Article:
Posts Posted in March 2015View All Posts >>

Both the Small and Large Catechisms of Luther provide instruction about how to make confession. We teach that people must confess their sins before receiving Holy Communion. And they must be forgiven. More
Holy Communion is a benefit for those gathered. It is not to be served to those who are not present or to unbelievers or the dead. When the Church gathers for worship, Communion is celebrated with proper order. Communion is not a potluck that feeds the belly. More
When you approach the altar, you ought to ask, “What am I doing here?” The answer, of course, is that your Lord has called you to his table. You might think that you are unworthy to eat from his hand. Nevertheless, he has called you—commanded you. Take. Eat. More
It was believed that the Mass was an additional sacrifice that atoned for people's sins—indeed, not just the sins of the living but the dead as well. Because the Church had come to accept that Christ's death only atoned for Original Sin... More
It is bad enough when people who know better turn a blind eye to the truth. It is worse when they do so for financial reward. This was a leading problem facing the Church, not only at the time of the Reformation but for hundreds of years prior to the reform efforts of the Lutherans. More
The Mass, or Holy Communion, was being bought and sold in the days of the Reformation. It was thought that one could purchase a Mass to be said for himself as a way of earning some merit with God. More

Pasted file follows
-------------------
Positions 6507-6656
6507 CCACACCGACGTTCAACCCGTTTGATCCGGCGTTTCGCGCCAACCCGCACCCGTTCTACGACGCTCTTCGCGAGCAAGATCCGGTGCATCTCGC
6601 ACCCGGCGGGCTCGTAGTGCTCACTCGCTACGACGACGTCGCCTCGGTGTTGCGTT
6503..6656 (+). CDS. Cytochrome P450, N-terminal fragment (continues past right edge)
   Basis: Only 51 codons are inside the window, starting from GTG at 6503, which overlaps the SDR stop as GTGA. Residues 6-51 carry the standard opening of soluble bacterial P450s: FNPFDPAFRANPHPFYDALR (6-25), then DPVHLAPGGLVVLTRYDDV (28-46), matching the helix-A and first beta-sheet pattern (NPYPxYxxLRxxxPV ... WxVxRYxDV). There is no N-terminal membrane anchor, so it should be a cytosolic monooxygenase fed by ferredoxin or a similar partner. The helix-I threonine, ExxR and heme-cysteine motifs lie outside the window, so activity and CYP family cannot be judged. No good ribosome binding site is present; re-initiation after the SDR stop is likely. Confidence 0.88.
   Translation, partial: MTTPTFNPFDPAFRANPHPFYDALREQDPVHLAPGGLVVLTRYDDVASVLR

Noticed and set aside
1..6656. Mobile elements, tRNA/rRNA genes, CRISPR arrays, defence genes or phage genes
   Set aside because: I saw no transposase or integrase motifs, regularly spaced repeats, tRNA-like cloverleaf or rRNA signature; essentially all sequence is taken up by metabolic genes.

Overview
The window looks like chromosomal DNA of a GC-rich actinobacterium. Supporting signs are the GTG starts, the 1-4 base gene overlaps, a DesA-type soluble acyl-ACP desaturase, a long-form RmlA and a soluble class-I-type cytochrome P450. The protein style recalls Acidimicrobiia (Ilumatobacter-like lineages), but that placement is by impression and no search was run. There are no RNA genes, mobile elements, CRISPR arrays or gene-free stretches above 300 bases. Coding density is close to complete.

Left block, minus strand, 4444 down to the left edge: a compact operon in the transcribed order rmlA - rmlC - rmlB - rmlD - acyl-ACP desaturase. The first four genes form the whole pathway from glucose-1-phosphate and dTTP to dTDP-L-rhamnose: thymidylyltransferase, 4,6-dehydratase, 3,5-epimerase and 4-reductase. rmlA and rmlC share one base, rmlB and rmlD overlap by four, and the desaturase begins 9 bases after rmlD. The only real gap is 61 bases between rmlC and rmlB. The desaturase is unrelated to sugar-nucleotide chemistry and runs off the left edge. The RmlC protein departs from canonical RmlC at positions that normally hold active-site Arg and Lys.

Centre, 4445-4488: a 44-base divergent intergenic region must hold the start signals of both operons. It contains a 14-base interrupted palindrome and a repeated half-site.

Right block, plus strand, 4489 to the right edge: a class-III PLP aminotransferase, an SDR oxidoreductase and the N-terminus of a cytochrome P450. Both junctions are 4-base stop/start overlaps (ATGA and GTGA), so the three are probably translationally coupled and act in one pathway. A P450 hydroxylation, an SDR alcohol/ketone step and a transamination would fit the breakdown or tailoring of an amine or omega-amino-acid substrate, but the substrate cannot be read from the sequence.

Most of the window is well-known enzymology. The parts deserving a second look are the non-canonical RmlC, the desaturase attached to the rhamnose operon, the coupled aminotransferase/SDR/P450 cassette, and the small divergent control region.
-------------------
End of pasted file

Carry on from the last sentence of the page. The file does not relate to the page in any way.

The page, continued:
Lutherans celebrate Holy Communion often—many of our churches communing each Lord's Day. We do so with order and reverence, beginning with the acknowledgment that we all sin... More
Then, he too took a wife, a former nun by the name of Katherine. She became everything God intended in marriage. She was in all ways Luther's helpmate and better half. More
When we begin to change the plain meaning of God's Word or remove words that offend us, we offend God and are condemned by the very words we omit. More
But corruptions had begun to creep into the Church. Reform was badly needed so that people's hearts could again be comforted by the mercy of God in Christ. More
Since it has been shown that the Church Fathers also agreed with their teachings, it must be noted that the Wittenbergers were also in accord with the whole Church. More
Lutherans encourage an old tradition: imitate those who imitate Christ. (1Cor 4:16; 11:1) We hold up the lives of the saints as models of faith to be followed. But we do not venerate the saints or pray to them. More
The doctrine of justification by faith does not rule out doing good works. Rather, it shows us how we are able to do good works. Left to our own devices, we would not do those principal Christian works. More
Faith is completed or fulfilled in our good works. One may say that she believes in God but if she left her brother hungry or threadbare would anyone suspect she was a member of the family of God? This is not a living faith. More
Lutherans teach that God loves all people. Indeed, he loves us so much that he sent his own Son to bring eternal life to everyone who believes in the Son. (John 3:16) His limitless love brings peace and comfort... More